"Tomato Can" (Sports Idiom): A fighter with poor or diminished skills (at least when compared with the opponent they are placed against) who may be considered an easy opponent to defeat, or a "guaranteed win." Fights with "tomato cans" can be arranged to inflate the win total of a professional fighter. -- Wikipedia
So last night Dennis Kucinich made his debut as a Fox News contributor. The former Ohio congressman, perennial presidential candidate and liberal stalwart joined Fox earlier this week, but it was on yesterday's O'Reilly Factor that he had his official coming out party. As you can imagine, Kucinich received a very cordial welcome from O'Reilly, who couldn't resist taking the opportunity right off the bat to make the claim that Kucinich's very presence on-air disproved Fox News's critics, who insist that the network is nothing but a propaganda machine for the right. "Wow, what a conversion!" O'Reilly said to Kucinich. "Congressman, how did that happen? You know all the people on Fox News are far-right crazy people!"
Uh-huh. Because casting an ineffectual laughingstock like Kucinich as one of its maybe three token liberals, all of whom are ineffectual laughingstocks of one stripe or another, really proves that Fox News is committed to presenting a progressive viewpoint that's as bold, slickly packaged and indomitable as the traditional conservative viewpoint that's made it famous. Let's do a head count: You've got Pat Cadell, who's basically a Republican these days and who long since stopped being taken seriously by anyone; Bob Beckel, a slovenly buffoon who comes off as an especially hapless dupe in the face of Eric Bolling's smarmy, bullying used car salesman every night on The Five; and now Dennis Kucinich, who couldn't live up to the modern conservative preconception of progressives as pencil-necked, tree-hugging hippie-dippy twerps just crying out to be given a George McFly-style atomic wedgie and stuffed in a locker somewhere if he made an actual effort. All Kucinich is missing is a bow tie and a briefcase, or, personality-wise, a tie-dyed headband.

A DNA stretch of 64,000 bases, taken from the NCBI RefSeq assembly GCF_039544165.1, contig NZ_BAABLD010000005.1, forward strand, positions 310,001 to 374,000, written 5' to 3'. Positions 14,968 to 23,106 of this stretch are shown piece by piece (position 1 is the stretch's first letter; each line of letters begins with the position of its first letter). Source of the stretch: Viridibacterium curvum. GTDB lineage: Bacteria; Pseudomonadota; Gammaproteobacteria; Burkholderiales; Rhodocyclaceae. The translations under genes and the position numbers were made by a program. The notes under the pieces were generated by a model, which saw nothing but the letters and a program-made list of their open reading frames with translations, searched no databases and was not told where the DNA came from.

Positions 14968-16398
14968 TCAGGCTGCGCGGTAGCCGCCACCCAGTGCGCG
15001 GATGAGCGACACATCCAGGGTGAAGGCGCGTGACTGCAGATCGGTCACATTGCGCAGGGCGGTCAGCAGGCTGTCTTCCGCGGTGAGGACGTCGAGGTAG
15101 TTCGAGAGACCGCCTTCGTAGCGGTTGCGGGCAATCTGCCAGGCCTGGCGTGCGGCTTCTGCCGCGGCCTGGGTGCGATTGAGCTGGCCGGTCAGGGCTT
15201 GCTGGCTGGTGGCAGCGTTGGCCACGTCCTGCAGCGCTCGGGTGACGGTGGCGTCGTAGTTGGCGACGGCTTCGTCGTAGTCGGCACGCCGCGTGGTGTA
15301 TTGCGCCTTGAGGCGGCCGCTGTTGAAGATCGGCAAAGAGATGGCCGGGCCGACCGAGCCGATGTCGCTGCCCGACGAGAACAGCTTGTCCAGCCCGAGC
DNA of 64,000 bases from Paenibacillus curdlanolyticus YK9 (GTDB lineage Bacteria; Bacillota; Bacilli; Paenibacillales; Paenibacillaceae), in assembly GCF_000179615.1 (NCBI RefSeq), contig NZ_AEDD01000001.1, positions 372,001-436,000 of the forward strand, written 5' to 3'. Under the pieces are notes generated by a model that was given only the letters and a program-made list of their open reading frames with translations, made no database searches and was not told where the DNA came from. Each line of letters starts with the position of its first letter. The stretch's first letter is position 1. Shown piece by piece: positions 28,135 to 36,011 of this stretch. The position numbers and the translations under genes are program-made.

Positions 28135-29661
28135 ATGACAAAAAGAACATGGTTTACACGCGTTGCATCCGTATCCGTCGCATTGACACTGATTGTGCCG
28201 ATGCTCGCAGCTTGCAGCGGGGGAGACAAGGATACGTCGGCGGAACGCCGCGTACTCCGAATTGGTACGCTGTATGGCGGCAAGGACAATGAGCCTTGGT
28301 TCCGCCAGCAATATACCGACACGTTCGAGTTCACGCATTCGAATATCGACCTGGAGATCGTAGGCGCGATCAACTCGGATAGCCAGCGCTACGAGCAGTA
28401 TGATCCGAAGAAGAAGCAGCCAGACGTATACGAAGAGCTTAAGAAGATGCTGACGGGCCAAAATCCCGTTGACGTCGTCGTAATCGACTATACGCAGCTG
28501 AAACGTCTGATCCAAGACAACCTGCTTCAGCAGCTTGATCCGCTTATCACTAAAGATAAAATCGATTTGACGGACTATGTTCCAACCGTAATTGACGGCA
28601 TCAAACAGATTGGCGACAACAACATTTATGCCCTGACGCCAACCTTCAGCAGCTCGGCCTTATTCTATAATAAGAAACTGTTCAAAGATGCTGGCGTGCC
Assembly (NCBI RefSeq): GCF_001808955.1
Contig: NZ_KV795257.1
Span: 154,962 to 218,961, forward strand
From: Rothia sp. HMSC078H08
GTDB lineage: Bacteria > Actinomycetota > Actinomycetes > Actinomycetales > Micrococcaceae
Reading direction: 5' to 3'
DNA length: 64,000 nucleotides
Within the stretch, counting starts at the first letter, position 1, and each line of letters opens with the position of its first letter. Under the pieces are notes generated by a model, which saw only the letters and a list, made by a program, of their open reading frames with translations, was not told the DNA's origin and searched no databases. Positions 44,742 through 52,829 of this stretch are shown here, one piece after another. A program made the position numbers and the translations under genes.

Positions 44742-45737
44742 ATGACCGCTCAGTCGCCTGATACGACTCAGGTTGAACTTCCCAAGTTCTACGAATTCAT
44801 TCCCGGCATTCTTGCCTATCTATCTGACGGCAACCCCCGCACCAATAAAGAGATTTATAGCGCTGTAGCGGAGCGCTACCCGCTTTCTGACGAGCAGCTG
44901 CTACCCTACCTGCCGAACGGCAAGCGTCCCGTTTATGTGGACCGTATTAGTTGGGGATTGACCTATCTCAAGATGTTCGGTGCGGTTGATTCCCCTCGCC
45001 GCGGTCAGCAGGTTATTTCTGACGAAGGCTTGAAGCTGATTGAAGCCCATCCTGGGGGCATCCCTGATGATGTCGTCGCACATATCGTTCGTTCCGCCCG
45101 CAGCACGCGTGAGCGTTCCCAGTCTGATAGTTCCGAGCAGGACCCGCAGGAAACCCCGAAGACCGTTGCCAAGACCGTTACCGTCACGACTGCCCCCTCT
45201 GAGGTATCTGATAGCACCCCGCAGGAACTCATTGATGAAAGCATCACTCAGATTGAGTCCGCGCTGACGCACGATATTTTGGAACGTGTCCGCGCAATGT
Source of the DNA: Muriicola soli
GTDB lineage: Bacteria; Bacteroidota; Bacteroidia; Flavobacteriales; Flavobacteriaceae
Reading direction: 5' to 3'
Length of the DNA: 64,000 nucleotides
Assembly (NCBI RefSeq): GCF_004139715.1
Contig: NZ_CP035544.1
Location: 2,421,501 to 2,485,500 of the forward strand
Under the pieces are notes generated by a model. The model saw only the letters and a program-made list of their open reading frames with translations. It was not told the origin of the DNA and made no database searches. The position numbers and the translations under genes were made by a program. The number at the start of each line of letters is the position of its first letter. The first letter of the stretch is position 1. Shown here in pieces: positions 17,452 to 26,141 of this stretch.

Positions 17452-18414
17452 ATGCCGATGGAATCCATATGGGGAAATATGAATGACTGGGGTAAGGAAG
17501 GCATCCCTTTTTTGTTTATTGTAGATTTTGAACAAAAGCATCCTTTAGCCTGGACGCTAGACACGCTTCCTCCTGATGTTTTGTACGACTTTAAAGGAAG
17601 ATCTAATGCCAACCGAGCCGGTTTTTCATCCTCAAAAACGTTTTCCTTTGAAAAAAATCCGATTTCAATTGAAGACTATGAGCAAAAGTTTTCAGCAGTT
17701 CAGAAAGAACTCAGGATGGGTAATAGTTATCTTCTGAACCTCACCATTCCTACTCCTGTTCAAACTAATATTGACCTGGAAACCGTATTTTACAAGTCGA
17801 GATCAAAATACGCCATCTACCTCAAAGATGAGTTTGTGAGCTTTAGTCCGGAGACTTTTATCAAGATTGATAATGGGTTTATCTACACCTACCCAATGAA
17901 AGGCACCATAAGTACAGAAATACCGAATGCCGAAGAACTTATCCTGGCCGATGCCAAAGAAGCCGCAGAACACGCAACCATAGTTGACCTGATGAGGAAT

An interesting thing to keep in mind, though, when considering these three Fox regulars isn't simply that each of them has absolutely zero chance of coming out on top of any head-on confrontation with boisterous right-wing "tough guys" like Hannity, Gutfeld or even O'Reilly, it's that two of them actually allow Fox to continue pushing to its audience of resentful, white Middle-Americans the myth that nobody likes Barack Obama; both Cadell and Kucinich have regularly been critical of Obama, Kucinich largely from the far-left, which proves that in Fox's eyes, the enemy of my sworn enemy is my friend, regardless of his or her political beliefs.
The fact remains that you're never going to regularly see someone from the left or even center-left on Fox News -- the latter of which could be considered much more dangerous since he or she would be harder to pigeonhole and dismiss outright as the enemy -- with the smarts and the ferocity to make a real stand against the network's typical onslaught of horseshit. Regardless of network affiliation, there's never going to be anyone like a Rachel Maddow, or a Lawrence O'Donnell, or a Frank Rich defending President Obama or progressive principles on Fox News. All you're ever going to get are tomato cans because that's how Fox needs to present its political enemy. The network is all about providing good news from the front for desperate, angry conservatives, and confirming their worst suspicions about what liberals look, talk and act like.
The only person who can truly hold his own against Fox who actually gets an invitation once in a while is Jon Stewart, and that's only because O'Reilly vs. Stewart is always a ratings bonanza and because the network generally gets a crack at selectively editing any confrontation between Stewart and a Fox News host before it hits air. The rest are of the Dennis Kucinich variety: unthreatening glass jaws that can be pushed around with relative ease and who seem blissfully unaware that they're basically wearing a big "KICK ME" sign on their backs every time they step on-set.
Their presence on the network proves nothing except that Fox is unwilling to face a foe that can not just take a punch but can throw one back and have it land with devastating authority.